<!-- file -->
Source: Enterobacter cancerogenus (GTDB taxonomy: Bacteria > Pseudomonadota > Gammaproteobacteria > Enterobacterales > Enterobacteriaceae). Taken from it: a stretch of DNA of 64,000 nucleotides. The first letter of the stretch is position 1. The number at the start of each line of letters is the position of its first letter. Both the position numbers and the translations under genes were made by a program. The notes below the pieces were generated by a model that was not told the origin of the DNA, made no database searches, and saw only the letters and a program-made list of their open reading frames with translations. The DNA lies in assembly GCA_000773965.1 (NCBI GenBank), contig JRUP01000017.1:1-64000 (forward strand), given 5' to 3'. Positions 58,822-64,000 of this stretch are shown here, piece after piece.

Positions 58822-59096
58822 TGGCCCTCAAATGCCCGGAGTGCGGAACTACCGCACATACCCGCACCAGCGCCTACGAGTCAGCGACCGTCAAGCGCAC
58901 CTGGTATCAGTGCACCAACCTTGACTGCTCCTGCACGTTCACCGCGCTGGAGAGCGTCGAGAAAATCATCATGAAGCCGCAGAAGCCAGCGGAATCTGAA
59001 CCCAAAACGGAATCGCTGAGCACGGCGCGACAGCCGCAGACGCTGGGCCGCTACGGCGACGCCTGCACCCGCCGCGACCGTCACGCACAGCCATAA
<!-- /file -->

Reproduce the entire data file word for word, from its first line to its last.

Source: Enterobacter cancerogenus (GTDB taxonomy: Bacteria > Pseudomonadota > Gammaproteobacteria > Enterobacterales > Enterobacteriaceae). Taken from it: a stretch of DNA of 64,000 nucleotides. The first letter of the stretch is position 1. The number at the start of each line of letters is the position of its first letter. Both the position numbers and the translations under genes were made by a program. The notes below the pieces were generated by a model that was not told the origin of the DNA, made no database searches, and saw only the letters and a program-made list of their open reading frames with translations. The DNA lies in assembly GCA_000773965.1 (NCBI GenBank), contig JRUP01000017.1:1-64000 (forward strand), given 5' to 3'. Positions 58,822-64,000 of this stretch are shown here, piece after piece.

Positions 58822-59096
58822 TGGCCCTCAAATGCCCGGAGTGCGGAACTACCGCACATACCCGCACCAGCGCCTACGAGTCAGCGACCGTCAAGCGCAC
58901 CTGGTATCAGTGCACCAACCTTGACTGCTCCTGCACGTTCACCGCGCTGGAGAGCGTCGAGAAAATCATCATGAAGCCGCAGAAGCCAGCGGAATCTGAA
59001 CCCAAAACGGAATCGCTGAGCACGGCGCGACAGCCGCAGACGCTGGGCCGCTACGGCGACGCCTGCACCCGCCGCGACCGTCACGCACAGCCATAA